format ☜☞ formato

Format is, first and foremost, the imposition scheme (or arrangement) of type on the bed of the press. This, in turn, determines the size and shape of the book, in our case the size and shape of full-length works such as comedias or shorter interludes, such as entremeses.

At the initial printing stage, the compositor took the manuscript (or previously printed work) and came up with the design, i.e., the overall look and length of the suelta to be printed. Designing the text entailed calculating just how many letters/words would make up a forme. The imposition scheme is the arrangement of the formes; the relation of the size and number of pages as they fit on a single sheet of paper. When dealing with the printing of individual plays, this was fairly straightforward.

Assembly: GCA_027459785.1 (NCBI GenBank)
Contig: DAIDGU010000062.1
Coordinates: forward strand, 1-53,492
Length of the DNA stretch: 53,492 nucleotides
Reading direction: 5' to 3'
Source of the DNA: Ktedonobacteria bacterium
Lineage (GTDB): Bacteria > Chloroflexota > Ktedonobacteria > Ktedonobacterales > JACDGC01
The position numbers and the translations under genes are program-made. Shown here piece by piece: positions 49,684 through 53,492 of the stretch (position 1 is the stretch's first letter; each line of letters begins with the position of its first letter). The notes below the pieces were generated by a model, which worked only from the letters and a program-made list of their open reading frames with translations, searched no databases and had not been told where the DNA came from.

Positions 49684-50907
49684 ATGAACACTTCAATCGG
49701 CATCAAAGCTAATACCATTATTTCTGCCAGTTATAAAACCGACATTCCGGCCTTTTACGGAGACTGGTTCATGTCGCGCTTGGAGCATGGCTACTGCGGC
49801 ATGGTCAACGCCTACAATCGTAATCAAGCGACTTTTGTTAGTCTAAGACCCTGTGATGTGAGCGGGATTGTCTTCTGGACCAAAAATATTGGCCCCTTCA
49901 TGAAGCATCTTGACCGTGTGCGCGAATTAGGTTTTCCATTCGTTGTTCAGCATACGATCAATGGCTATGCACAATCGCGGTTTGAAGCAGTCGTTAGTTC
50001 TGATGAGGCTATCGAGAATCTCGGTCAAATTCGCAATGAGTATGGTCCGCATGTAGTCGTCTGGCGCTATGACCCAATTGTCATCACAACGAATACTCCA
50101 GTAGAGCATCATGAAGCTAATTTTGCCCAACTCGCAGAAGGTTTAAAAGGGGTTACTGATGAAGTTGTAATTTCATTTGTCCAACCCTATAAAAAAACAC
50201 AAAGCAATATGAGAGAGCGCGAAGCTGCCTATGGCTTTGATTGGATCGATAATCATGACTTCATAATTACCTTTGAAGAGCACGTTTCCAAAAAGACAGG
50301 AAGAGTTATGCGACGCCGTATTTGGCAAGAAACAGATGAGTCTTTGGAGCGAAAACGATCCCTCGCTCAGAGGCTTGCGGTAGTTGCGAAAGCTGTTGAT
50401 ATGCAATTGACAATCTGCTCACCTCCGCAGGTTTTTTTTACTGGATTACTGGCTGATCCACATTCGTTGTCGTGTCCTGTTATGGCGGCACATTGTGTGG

Bibliographic definition of format is defined by how many times the printed sheet is folded. A printed sheet folded once produces a folio; folded twice, it becomes a quarto; folded three times results in an octavo. This also determines the size and shape of a book. Comedias and saynetes were mostly printed as quartos, while many entremeses and some early 19th-century comedias are octavos.

In bibliographic records, they usually appear abbreviated as (4to) or 4o; (8vo) or 8o.

See also: collation, gathering, quire / signature, sheet > leaf/leaves > folio/foliation > pages/pagination, signatures

On the left is an example of a quarto and on the right is an octavo.